Traditionally, it is said to be vital to have in the retreat representations of body, speech, and mind, that is, a consecrated statue, a volume of scripture, and a small stupa, which each establish auspicious connections to the Buddha. These are the most basic elements of a retreat. There are strict or relaxed retreats, which we can describe as best, medium, and least. A strict retreat would be only contact with your root guru, a retreat master, personal assistants, and possibly a physician. We ensure the retreat’s protection through establishing retreat boundaries outwardly and inwardly, so Drupla Sonam discusses the different kinds of protection circles.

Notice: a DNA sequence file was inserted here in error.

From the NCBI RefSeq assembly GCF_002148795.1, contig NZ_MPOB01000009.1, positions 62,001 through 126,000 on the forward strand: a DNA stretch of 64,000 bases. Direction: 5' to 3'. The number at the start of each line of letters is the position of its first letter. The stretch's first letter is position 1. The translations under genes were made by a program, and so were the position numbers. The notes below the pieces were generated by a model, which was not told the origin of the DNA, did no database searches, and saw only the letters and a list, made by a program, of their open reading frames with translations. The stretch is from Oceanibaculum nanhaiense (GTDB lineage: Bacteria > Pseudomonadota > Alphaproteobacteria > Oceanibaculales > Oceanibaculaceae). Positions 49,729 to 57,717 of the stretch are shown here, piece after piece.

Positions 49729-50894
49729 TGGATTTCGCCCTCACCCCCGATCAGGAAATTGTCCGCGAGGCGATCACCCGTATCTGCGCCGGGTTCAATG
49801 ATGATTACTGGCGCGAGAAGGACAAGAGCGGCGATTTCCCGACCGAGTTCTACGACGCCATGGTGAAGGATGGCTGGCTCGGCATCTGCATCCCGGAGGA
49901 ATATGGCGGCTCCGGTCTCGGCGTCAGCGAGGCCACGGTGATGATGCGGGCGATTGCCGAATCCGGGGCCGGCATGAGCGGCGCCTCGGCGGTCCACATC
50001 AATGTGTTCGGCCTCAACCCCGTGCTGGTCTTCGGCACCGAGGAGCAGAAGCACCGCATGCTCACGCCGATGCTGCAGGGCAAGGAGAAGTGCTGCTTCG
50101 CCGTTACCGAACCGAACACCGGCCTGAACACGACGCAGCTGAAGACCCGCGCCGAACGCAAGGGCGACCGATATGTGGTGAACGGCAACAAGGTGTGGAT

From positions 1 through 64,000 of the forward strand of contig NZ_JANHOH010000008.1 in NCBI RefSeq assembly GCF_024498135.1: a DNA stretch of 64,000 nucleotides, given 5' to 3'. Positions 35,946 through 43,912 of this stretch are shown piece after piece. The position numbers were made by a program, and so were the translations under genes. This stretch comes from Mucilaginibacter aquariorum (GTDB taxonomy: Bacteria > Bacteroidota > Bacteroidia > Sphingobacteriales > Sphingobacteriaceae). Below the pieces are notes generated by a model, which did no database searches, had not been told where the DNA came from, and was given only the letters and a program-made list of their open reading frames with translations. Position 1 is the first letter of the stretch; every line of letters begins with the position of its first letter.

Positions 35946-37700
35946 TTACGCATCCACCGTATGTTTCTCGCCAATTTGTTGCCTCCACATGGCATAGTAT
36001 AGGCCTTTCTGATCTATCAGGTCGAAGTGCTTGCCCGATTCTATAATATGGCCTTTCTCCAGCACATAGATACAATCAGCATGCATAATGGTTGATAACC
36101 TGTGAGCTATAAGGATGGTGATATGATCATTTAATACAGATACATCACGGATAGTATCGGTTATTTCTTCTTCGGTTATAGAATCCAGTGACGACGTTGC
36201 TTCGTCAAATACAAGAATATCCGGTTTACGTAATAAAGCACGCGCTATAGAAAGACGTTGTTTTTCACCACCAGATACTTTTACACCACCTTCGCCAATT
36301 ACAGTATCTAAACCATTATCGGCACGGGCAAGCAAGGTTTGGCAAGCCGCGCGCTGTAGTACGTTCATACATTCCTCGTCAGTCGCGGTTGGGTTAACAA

He also discusses the nine different shamatha meditation practice stages so as not to be distracted by ordinary thoughts. Noticing distraction is actually very good, as it means you’re recognizing how your mind is acting. Investigate for yourself, check your mind and what you’re experiencing. Prostrations are directly reducing the ego, for instance, so be aware of that.
Developing your practice means developing your mind and its stability, Drupla reminds us. Essentially, in retreat you can hone in on your meditation, a process of closing in on your object of meditation. He discusses how to maintain retreat enthusiasm through the pacification of suffering, freeing ourselves from suffering and all obscurations or afflictive emotions.
Drupla discusses retreat obstacles and how to overcome them as well as some aspects of retreat meditation in a Dzogchen context. A retreat is usually concluded with a fire puja or, if that isn’t possible, with recitation of the One Hundred Syllable mantra. Finally, Drupla offers some encouraging words about how to deal with the pandemic.
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